Featuring Amir A. Nasr, Author, My Isl@m: How Fundamentalism Stole My Mind—and Doubt Freed My Soul (St. Martin’s Press, 2013); with comments by Suad Ad., Researcher, Arab Center for Scientific Research and Humane Studies, Morocco; moderated by Ian Vasquez, Director, Center for Global Liberty and Prosperity, Cato Institute.
American leaders have cooperated with regimes around the world that are, to varying degrees, repressive or corrupt. Such cooperation is said to serve the national interest. But these partnerships also contravene the nation’s commitments to democratic governance, civil liberties, and free markets. In Perilous Partners, authors Ted Galen Carpenter and Malou Innocent provide a strategy for resolving the ethical dilemmas between interests and values faced by Washington.
The Cato Institute has released its 2014 Annual Report, which documents a dynamic year of growth and productivity. “Libertarianism is the philosophy of freedom,” Cato’s David Boaz writes in his book, The Libertarian Mind. “It is the indispensable framework for the future.” And as the new report demonstrates, the Cato Institute, thanks largely to the generosity of our Sponsors, is leading the charge to apply this framework across the policy spectrum.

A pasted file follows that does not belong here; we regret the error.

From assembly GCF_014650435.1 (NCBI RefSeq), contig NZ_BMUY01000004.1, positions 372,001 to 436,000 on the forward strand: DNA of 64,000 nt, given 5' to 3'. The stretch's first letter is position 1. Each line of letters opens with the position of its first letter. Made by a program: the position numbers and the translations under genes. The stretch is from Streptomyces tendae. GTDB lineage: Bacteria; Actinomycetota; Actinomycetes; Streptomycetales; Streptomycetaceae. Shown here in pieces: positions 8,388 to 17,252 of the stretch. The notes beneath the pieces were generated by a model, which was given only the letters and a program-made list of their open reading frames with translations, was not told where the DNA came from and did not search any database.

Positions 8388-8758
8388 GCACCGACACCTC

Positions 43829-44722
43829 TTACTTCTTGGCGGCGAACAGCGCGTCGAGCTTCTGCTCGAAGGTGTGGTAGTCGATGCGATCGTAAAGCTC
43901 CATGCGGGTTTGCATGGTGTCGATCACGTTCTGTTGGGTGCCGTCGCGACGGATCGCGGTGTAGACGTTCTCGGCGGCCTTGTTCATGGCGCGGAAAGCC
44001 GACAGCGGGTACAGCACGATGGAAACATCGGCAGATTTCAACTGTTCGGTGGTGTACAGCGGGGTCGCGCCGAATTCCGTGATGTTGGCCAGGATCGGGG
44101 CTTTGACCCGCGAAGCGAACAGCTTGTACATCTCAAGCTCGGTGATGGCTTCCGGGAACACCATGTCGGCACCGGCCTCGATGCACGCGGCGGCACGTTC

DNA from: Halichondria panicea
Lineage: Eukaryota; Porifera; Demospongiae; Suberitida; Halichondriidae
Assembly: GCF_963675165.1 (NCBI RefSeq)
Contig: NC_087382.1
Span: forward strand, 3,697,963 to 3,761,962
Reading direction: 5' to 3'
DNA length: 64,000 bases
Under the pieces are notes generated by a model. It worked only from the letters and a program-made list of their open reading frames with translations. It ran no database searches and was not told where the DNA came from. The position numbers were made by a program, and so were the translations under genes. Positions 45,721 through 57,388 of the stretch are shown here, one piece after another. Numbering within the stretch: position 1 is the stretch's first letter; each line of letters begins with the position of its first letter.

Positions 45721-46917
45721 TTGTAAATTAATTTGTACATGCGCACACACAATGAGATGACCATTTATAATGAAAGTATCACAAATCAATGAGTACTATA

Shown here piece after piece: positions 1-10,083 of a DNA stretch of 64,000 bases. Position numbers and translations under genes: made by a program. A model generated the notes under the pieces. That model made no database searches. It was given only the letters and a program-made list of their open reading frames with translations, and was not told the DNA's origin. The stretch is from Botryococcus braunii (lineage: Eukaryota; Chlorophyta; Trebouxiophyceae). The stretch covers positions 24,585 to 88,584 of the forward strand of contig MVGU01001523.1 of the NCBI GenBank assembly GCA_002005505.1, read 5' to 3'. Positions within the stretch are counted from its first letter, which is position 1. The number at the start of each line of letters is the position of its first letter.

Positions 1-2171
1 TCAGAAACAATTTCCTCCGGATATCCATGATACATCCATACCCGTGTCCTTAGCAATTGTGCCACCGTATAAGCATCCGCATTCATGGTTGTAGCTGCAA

Nothing is more integral to democracy than voting. Most people believe that every citizen has the civic duty or moral obligation to vote, that any sincere vote is morally acceptable, and that buying, selling, or trading votes is inherently wrong. Jason Brennan argues that voting is not a duty for most citizens — in fact, he argues, many people owe it to the rest of us not to vote. Bad choices at the polls can result in unjust laws, needless wars, and calamitous economic policies. Brennan shows why voters have duties to make informed decisions in the voting booth, to base their decisions on sound evidence for what will create the best possible policies, and to promote the common good rather than their own self-interest. They should vote well — or not vote at all. He argues that voting is not necessarily the best way for citizens to exercise their civic duty, and why some citizens need to stay away from the polls to protect the democratic process from their uninformed, irrational, or immoral votes. In a democracy, every citizen has the right to vote. Come hear Jason Brennan reveal why it’s sometimes best if they don’t.